Why Banking on Young Males Ain’t Workin'

posted by Ross Melnick on July 2, 2011 at 11:50 am


Listen up Hollywood (and film buyers): banking on under 25-year-old males ain’t working this year. As Yahoo! Movies reports, the superhero genre is foundering as young males begin avoiding the movie house.

Here’s the key takeaway from Daniel Frankel’s article:

“Perhaps no other genre has been as affected by the sharp decline in consumption by what has been traditionally the most active moviegoing demographic — men under 25. For ‘Green Lantern,’ for example, men accounted for 64 percent of the opening-weekend audience, but only 37 percent of the audience was under the age of 25. For ‘X-Men: First Class,’ only 46 percent of the audience was under 25; for ‘Thor,’ it was only 28 percent.”

Despite the enormous success of “Bridesmaids” and other films targeted to women — and those over 25 — the same films and sequels are continuing to be green lit:

“‘It’s a huge problem,’ said one studio distribution executive, referring to the flight of younger males from the multiplex. ‘I keep banging the drum about it to anyone on the lot who will listen to me.'”

My take? Men (and boys) under the age of 25 are not wedded to the movie theater experience like those above 25 (and certainly those above 45). They watch movies — if they do — in the family car, on their laptops, and through physical and digital media on HDTVs. In addition, they are often avid video game players, TV viewers, media producers, bloggers, texters, and involved in a million and one other digital and analog activities.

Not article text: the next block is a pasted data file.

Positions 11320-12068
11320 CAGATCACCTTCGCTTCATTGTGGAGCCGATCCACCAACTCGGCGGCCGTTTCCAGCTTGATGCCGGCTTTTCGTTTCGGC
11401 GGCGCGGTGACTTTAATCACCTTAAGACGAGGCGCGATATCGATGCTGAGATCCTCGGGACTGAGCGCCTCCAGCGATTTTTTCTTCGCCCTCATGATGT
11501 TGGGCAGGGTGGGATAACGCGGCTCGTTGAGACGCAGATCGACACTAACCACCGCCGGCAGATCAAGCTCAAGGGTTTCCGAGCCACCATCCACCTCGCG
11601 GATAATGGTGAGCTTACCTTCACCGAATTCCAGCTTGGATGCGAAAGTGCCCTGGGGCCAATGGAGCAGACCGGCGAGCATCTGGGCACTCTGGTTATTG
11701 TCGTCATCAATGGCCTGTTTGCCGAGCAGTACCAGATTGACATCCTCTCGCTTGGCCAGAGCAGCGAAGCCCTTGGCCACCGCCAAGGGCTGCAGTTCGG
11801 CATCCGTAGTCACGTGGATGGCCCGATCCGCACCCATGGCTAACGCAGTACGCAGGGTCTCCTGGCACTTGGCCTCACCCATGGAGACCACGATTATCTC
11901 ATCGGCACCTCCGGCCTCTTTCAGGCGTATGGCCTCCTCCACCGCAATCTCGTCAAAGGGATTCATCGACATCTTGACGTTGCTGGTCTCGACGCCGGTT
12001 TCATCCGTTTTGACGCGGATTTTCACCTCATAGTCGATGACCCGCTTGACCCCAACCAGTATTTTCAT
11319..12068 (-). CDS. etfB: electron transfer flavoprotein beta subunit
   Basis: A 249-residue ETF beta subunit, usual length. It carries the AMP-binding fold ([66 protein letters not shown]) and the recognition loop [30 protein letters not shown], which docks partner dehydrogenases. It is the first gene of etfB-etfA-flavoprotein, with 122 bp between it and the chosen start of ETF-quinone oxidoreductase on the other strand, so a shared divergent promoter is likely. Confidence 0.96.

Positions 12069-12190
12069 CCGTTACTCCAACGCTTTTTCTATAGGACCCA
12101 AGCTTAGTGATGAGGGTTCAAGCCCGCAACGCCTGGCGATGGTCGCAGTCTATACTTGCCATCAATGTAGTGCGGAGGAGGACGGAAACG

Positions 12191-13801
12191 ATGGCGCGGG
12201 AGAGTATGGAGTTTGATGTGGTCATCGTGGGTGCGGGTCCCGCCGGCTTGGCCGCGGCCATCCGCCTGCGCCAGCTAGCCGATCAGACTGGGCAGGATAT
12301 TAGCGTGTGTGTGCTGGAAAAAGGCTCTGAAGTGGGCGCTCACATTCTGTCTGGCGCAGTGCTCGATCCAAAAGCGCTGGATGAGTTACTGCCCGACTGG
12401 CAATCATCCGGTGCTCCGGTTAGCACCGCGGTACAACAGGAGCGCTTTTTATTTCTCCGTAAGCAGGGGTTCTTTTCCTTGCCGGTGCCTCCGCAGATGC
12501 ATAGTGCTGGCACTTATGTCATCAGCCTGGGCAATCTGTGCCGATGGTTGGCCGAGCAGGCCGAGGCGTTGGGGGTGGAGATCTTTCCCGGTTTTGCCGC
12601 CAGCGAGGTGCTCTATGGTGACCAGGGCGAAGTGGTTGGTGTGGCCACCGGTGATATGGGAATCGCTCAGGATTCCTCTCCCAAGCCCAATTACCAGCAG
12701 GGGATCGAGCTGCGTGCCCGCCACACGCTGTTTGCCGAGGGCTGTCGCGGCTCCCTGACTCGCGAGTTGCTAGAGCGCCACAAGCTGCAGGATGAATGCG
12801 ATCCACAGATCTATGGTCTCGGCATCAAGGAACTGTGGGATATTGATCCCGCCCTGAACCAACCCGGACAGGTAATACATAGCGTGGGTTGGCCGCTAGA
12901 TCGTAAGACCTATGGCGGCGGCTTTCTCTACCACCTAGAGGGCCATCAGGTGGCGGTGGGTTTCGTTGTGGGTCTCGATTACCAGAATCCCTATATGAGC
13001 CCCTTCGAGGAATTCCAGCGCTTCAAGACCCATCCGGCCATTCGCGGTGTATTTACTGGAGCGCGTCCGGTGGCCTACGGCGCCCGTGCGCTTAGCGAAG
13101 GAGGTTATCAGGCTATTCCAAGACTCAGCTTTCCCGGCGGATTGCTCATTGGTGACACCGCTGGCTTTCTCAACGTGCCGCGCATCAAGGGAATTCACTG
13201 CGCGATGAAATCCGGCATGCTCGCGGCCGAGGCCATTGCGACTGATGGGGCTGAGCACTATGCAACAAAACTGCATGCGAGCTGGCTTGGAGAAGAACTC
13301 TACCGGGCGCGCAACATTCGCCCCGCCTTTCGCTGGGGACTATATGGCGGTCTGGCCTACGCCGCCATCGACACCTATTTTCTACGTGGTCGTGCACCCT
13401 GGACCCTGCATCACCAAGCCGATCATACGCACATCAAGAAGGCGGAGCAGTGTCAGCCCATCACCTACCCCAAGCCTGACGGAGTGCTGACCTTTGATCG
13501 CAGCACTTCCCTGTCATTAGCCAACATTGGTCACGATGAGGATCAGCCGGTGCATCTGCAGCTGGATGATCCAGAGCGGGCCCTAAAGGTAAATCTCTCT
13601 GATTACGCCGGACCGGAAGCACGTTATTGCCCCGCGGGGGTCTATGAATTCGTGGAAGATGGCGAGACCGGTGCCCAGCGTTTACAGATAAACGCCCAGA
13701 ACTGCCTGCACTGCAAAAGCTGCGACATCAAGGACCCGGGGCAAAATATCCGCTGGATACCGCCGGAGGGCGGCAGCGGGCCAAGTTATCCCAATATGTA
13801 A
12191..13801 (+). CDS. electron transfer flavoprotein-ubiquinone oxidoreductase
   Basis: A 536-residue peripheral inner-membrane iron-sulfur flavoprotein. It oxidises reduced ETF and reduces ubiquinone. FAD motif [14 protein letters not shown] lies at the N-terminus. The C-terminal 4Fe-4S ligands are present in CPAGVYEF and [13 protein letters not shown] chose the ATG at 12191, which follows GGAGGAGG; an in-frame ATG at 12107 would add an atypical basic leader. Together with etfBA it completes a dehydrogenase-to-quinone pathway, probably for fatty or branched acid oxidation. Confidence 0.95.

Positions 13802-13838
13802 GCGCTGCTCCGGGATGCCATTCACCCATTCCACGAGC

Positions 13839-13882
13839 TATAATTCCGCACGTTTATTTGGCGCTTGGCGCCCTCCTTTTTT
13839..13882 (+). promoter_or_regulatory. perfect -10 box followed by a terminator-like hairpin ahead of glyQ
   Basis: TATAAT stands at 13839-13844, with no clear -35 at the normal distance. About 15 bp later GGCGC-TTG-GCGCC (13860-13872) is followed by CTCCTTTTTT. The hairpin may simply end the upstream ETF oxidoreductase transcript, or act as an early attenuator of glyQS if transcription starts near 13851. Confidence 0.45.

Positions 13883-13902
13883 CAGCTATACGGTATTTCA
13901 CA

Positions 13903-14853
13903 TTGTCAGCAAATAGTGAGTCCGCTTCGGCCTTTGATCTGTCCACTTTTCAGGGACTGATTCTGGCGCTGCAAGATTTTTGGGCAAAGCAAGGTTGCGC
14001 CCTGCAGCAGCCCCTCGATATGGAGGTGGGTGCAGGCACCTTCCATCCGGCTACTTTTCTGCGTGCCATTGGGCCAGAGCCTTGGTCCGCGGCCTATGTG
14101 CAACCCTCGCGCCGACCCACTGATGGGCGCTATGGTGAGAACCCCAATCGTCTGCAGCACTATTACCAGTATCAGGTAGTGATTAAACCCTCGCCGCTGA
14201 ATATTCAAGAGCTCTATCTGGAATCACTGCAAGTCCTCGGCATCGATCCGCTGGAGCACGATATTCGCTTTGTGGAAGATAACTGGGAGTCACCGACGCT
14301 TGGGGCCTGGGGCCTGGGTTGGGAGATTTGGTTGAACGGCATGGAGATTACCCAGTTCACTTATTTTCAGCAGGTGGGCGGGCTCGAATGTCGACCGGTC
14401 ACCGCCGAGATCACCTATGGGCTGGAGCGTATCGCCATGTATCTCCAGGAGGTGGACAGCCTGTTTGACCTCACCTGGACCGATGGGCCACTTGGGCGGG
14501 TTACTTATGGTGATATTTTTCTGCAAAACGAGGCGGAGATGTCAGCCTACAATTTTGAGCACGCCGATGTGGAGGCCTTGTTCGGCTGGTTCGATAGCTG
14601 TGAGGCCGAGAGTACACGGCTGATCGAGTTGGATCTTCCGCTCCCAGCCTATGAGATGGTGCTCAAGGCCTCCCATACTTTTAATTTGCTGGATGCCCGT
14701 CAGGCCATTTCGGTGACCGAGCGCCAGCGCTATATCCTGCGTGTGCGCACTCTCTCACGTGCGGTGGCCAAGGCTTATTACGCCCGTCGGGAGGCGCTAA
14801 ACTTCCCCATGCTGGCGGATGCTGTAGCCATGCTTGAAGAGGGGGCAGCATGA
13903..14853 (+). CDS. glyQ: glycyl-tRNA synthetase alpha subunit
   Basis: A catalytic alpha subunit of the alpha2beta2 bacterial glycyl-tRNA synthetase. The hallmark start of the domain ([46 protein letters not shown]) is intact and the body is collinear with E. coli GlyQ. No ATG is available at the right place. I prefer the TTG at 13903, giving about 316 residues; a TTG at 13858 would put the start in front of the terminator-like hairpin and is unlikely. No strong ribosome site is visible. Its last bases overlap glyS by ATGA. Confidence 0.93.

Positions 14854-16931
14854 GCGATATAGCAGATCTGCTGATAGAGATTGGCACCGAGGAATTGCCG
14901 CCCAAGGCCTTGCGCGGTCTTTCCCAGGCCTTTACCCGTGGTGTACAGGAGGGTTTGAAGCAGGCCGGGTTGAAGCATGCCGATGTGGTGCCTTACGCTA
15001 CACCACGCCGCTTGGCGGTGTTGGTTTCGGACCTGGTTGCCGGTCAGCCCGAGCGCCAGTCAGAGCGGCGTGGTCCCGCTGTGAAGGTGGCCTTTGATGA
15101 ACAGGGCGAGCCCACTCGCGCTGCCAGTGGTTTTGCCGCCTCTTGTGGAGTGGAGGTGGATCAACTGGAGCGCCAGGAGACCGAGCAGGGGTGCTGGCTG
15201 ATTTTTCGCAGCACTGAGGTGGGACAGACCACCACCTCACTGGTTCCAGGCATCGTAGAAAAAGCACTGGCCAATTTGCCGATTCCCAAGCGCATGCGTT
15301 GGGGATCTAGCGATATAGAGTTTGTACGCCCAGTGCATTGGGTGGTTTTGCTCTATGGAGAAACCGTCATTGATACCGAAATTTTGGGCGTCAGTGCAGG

Hollywood used to produce more movies for women because they often dragged along male friends, boy friends, and husbands with them. This doesn’t always work as well in reverse.

The real culprit here is what Frankel doesn’t report: that domestic box office isn’t where the money for a film is made. That comes in licensing the film for TV, cable TV, VOD, international TV, digital distribution, and, more importantly, consumer products. “Cars” (2006), for instance, generated $10 billion in licensed merchandise sales between 2006 and 2011. Superhero movies, like animated films, are “toyetic”—they lend themselves to licensing and merchandising deals that work best for video games, t-shirts, action figures, happy meals, and the rest.

As long as merchandising is more important to media conglomerates than box office, the industry will continue to focus on the 5-25 year-old-male and the films they believe “he” will want. Sorry boomers: you’ll have to be happy with the occasional Woody Allen or foreign film to remind you of a time when moviegoing meant seeing a film in which narrative trumped spectacle.

Comments (16)

HH1 on July 2, 2011 at 12:00 pm

easy solution: reduce price to $5.00 and have cinemas in shopping malls in between foodfair, GAP and footlocker

MPol on July 2, 2011 at 3:45 pm

Sorry, HH1. As a member of the baby-boom generation, this:

“Sorry boomers: you’ll have to be happy with the occasional Woody Allen or foreign film to remind you of a time when moviegoing meant seeing a film in which narrative trumped spectacle.”